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Alaska Packers Ass'n v. Industrial Acc. Comm'n

294 U.S. 532 (1935)

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Alaska Packers Ass'n v. Industrial Acc. Comm'n

United States Supreme Court

294 U.S. 532 (1935)

Facts

In May 1932, Palma (plaintiff) entered into an employment contract in California with Alaska Packers Association (APA) (defendant) whereby Palma agreed to perform seasonal work for APA in Alaska. APA promised to transport Palma from California to Alaska and back, at which point Palma would be compensated. Palma was not a resident of California or Alaska. The parties’ contract stipulated that the employment would be subject to the Alaska Workmen’s Compensation Law (Alaska Act). When Palma returned to California in August 1932, he sought compensation from California’s Industrial Accident Commission (Commission) (plaintiff) for injuries sustained in Alaska. The Commission rendered an award to Palma pursuant to the California Workmen’s Compensation Act (California Act). The California Act gave jurisdiction to the Commission over injuries occurring outside California as long as the employment contract was made within California. The California Act also specified that employers could not be exempted from liability thereunder by virtue of any contract, rule, or regulation. APA challenged the Commission’s decision in a California court, alleging that the Commission’s application of the California Act violated the full faith and credit owed to Alaska. The Supreme Court of California upheld the Commission’s decision, declaring that application of the Alaska Act would contravene California public policy. APA filed a petition for certiorari with the United States Supreme Court.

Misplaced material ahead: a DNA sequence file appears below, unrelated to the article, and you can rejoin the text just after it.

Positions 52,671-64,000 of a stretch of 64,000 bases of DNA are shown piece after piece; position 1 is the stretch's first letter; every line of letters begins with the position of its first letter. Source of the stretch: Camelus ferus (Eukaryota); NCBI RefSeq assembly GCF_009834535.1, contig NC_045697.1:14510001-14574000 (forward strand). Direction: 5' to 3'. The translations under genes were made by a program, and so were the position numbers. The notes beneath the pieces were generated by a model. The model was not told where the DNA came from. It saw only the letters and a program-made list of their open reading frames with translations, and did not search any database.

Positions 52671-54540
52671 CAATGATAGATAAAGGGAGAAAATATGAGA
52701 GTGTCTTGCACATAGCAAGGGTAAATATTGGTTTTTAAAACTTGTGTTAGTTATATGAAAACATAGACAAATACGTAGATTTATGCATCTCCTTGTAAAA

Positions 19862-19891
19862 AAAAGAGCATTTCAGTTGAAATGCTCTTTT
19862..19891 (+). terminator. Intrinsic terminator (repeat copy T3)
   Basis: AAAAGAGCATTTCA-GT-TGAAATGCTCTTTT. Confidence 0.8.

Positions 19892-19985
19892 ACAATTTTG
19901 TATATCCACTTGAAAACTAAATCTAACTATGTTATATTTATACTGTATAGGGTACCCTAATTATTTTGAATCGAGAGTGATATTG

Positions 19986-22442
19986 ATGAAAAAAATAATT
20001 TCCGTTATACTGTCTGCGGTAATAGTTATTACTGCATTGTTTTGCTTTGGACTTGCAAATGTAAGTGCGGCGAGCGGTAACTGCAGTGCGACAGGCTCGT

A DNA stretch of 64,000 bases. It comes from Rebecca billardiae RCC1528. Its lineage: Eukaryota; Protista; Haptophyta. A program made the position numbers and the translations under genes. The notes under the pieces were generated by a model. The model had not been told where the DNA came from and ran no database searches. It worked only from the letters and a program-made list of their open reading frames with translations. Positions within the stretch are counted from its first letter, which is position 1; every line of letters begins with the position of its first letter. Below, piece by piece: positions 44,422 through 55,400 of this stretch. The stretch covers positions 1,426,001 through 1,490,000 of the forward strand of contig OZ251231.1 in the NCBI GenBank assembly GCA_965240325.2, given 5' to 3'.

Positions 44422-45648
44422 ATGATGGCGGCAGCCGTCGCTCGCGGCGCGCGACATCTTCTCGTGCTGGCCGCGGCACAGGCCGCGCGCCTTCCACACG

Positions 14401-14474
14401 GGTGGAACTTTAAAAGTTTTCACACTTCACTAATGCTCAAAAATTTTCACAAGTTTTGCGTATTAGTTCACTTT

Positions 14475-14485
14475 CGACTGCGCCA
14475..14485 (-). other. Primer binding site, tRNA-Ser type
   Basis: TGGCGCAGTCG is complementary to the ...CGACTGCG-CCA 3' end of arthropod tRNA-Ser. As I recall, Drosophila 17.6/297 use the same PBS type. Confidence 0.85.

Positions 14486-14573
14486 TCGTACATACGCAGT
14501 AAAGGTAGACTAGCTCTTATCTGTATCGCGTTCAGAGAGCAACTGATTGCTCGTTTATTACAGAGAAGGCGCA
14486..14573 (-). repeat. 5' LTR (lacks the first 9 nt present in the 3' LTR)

Rule of Law

Issue

Holding and Reasoning (Stone, J.)

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